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Family of those fatally injured on the job to get death benefits?

On behalf of Jeffrey Frederick of Frederick & Hagle posted in Industrial Workers’ Accidents on Friday, July 25, 2014.

The conclusion of an investigation conducted by the Department of Labor’s Occupational Safety and Health Administration revealed the cause of an International Nutrition Inc. building. According to OSHA, the collapse was ultimately the company’s fault, which makes those who were injured on the job eligible for workers’ compensation benefits. Those in Illinois who have suffered a similar workplace injury may be particularly interested in OSHA’s recent decision.

On Jan. 20, 2014, the building in question collapsed, injuring nine employees who had to be taken to a local hospital. Four of those workers were actually trapped in the building and unable to escape. They had to be rescued by the local fire department before they were able to receive medical attention.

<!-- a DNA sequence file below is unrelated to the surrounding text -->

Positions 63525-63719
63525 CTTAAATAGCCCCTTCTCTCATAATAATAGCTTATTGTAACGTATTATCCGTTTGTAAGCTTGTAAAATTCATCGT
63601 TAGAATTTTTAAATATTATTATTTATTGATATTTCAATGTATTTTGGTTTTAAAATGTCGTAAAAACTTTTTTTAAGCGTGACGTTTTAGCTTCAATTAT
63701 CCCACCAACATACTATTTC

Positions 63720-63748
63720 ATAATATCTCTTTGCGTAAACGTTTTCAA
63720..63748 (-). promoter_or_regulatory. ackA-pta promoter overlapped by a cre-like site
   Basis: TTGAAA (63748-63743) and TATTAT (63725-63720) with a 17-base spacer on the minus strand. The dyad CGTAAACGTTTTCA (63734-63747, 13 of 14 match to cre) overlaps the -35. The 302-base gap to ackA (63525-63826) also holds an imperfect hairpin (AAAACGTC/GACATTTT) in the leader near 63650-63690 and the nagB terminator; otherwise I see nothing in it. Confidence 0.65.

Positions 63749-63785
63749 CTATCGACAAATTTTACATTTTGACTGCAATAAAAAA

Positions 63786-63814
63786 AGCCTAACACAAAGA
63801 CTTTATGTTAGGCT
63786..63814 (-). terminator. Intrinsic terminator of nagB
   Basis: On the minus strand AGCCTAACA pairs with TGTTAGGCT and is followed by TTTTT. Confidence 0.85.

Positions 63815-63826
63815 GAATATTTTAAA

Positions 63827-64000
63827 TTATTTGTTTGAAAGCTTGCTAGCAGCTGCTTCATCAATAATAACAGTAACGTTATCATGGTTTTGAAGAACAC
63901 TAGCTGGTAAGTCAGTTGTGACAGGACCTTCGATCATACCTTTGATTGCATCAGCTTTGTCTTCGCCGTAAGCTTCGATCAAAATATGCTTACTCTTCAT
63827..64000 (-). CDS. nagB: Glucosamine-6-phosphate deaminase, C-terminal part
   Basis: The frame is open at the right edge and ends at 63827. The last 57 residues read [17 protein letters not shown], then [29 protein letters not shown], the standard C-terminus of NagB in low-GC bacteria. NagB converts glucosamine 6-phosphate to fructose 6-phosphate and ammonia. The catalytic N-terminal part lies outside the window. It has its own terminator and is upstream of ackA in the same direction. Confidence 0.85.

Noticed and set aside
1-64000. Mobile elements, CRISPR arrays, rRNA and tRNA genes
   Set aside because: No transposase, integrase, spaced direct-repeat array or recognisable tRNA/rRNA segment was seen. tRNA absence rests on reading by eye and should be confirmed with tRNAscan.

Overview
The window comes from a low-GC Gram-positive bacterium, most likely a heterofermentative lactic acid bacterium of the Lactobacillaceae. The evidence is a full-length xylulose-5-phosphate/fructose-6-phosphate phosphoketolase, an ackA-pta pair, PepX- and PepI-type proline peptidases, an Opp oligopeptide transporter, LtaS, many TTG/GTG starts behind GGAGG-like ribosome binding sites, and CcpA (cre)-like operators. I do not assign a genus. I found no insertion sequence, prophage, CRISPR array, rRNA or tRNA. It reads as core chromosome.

Sadly, two additional workers were fatally injured. Of the two men killed, one was a 10-year employee of International Nutrition. OSHA says that these deaths and injuries were caused by the storage of items such as rice hulls and limestone in bins on the building’s roof. The limestone bins were apparently overloaded, and three of the building’s floors collapsed under the excess weight.

OSHA cited International Nutrition with a total of 13 transgressions, including multiple safety violations. While some individuals in Illinois might be aware of workers’ compensation benefits for those who are injured on the job, others might be unaware that death benefits can also be paid in the event of an employee’s wrongful death. Regardless of the company’s alleged safety violations, the victims’ dependent family members have the right to pursue death benefits from the company. If successful, they can receive financial compensation in order to cover unexpected funeral costs and to also make up for any lost wages that those fatally injured may have been able to provide.

Source: feedstuffs.com, “Structural collapse caused by overloaded bins“, , July 22, 2014

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